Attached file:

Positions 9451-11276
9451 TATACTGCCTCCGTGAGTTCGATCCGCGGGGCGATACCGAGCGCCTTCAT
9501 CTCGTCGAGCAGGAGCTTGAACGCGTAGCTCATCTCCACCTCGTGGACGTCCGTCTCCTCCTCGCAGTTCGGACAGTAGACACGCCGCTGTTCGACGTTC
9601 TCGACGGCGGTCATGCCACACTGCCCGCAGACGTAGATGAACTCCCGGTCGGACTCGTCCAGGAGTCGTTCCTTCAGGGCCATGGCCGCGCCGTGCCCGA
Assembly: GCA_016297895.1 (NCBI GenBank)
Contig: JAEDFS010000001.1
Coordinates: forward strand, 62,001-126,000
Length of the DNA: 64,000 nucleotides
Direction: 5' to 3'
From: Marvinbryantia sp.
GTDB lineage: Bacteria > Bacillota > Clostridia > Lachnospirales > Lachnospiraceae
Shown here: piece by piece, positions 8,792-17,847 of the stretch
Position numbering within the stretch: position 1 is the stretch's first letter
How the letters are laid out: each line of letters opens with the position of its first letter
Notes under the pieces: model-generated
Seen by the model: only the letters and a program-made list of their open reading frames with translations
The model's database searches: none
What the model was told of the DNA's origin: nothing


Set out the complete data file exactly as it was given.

Positions 9451-11276
9451 TATACTGCCTCCGTGAGTTCGATCCGCGGGGCGATACCGAGCGCCTTCAT
9501 CTCGTCGAGCAGGAGCTTGAACGCGTAGCTCATCTCCACCTCGTGGACGTCCGTCTCCTCCTCGCAGTTCGGACAGTAGACACGCCGCTGTTCGACGTTC
9601 TCGACGGCGGTCATGCCACACTGCCCGCAGACGTAGATGAACTCCCGGTCGGACTCGTCCAGGAGTCGTTCCTTCAGGGCCATGGCCGCGCCGTGCCCGA
Assembly: GCA_016297895.1 (NCBI GenBank)
Contig: JAEDFS010000001.1
Coordinates: forward strand, 62,001-126,000
Length of the DNA: 64,000 nucleotides
Direction: 5' to 3'
From: Marvinbryantia sp.
GTDB lineage: Bacteria > Bacillota > Clostridia > Lachnospirales > Lachnospiraceae
Shown here: piece by piece, positions 8,792-17,847 of the stretch
Position numbering within the stretch: position 1 is the stretch's first letter
How the letters are laid out: each line of letters opens with the position of its first letter
Notes under the pieces: model-generated
Seen by the model: only the letters and a program-made list of their open reading frames with translations
The model's database searches: none
What the model was told of the DNA's origin: nothing